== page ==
• Kyodo

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An 8-year-old girl and her 5-year-old sister found dead Sunday in a mountain forest in Okayama Prefecture, 17 days after they disappeared, apparently froze to death and were not spotted in a massive search because their bodies had been covered by snow, police said Monday.

Okayama Prefectural Police suspect Akise Haruna and her younger sister, Rise, froze to death after becoming lost in the forest Jan. 23 less than 2 km from their grandparents’ home.

Three local hunters found their bodies side by side on a wooded slope about 100 meters off a mountain path near the village of Higashiawakura. The girls’ identities were confirmed by their 36-year-old mother, Mariko Haruna, of Saku, Nagano Prefecture.

There were no noticeable external wounds on the bodies and they were wearing the same clothes as when they disappeared, police said.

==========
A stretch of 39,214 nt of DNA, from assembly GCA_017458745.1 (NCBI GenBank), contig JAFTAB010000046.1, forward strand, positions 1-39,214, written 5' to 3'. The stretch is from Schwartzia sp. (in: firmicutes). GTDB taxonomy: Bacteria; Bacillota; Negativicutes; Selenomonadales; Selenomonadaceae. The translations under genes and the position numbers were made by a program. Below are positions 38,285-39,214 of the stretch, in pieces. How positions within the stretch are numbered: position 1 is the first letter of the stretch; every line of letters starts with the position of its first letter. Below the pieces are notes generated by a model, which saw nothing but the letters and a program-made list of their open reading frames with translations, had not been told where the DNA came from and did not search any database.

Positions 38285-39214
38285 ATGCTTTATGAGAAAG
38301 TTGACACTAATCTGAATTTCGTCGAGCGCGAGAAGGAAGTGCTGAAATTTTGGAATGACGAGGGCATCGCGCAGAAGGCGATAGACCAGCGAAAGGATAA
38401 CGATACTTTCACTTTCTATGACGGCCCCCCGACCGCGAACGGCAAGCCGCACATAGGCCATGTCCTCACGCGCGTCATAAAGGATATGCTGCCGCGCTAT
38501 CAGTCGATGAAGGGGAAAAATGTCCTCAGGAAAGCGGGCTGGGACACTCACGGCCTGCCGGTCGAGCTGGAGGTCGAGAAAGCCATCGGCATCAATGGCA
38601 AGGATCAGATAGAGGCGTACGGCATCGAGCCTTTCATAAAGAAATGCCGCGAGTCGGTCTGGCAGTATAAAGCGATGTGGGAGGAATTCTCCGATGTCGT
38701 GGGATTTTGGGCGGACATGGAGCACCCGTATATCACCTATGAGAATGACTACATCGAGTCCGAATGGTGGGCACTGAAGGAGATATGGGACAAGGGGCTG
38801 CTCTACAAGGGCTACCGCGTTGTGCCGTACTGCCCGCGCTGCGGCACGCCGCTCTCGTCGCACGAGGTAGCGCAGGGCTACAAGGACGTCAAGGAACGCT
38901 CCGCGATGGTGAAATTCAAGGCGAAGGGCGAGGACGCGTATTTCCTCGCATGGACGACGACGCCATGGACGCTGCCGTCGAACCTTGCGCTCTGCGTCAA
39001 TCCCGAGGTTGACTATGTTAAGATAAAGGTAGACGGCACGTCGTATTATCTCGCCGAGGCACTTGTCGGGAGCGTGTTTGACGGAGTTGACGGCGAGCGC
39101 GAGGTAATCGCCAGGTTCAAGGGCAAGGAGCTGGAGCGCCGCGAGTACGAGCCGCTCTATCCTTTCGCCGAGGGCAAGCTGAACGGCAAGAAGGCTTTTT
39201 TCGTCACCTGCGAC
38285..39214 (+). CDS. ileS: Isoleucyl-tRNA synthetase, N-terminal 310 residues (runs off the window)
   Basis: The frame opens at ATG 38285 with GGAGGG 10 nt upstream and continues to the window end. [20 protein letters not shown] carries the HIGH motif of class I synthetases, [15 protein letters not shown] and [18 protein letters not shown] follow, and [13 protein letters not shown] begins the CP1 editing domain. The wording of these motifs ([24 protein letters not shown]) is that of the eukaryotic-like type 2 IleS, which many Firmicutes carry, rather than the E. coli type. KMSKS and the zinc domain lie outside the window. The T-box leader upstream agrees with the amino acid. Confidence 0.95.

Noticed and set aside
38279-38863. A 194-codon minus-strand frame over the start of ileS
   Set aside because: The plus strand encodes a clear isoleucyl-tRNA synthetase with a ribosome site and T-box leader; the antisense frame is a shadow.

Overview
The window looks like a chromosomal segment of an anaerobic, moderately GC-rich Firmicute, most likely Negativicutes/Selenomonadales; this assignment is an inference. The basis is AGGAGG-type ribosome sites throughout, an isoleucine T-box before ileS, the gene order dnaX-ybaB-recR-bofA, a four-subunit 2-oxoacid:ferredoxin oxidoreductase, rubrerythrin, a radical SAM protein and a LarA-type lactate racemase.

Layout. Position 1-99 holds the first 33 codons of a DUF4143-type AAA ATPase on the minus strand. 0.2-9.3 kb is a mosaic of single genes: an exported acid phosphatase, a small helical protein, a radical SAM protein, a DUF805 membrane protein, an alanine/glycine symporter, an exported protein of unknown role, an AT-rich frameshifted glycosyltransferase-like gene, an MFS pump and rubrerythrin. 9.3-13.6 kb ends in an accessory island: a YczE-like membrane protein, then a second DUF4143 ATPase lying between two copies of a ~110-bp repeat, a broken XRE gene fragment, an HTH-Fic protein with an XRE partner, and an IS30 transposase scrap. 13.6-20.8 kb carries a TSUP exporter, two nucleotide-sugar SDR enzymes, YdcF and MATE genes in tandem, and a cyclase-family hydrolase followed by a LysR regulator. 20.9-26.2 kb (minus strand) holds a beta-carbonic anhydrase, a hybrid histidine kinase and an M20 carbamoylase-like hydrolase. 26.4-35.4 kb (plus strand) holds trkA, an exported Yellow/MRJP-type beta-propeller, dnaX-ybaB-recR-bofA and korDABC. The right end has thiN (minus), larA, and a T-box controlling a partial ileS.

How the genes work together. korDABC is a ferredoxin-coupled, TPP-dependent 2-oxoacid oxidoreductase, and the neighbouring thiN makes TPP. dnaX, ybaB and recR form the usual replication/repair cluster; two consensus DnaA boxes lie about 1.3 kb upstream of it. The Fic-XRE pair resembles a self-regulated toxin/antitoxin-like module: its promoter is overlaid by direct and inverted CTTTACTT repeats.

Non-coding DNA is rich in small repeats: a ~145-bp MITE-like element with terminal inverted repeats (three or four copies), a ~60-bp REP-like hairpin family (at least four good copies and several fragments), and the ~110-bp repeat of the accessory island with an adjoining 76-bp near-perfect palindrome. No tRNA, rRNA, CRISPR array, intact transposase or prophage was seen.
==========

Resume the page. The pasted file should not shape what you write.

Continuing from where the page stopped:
The bodies were found about 1.5 km southeast, as the crow flies, from their grandparents’ home in the neighboring village of Nishiawakura.

To reach the location from the house requires a 4-km walk on a mountain road. According to the parents, the older girl, who was in the second grade, had previously walked 14 km in a school excursion.

“I wonder how the small girls could walk that path,” said Hideo Oshima, a local resident. “It’s winding and has steep slopes. I do not normally take that route unless I hunt there.”

The girls and their mother came to Nishiawakura on Jan. 17 to attend their grandfather’s funeral two days later, village officials said.

When they disappeared, hundreds of police officers, firefighters, village officials and volunteer workers were mobilized to comb the nearby mountains and forests. The area where the bodies was found had been searched by firefighters Jan. 24 and 26.

Police suspect that at the time of the search, the girls’ bodies had been covered by snow that fell on the evening of the day they disappeared.

Akise’s classmates were planning to bake cookies together once she returned to school, according to Yoichiro Kikuchi, her homeroom teacher.

“(The children) thought that if they believed she was alive, then that hope would become reality,” he said.

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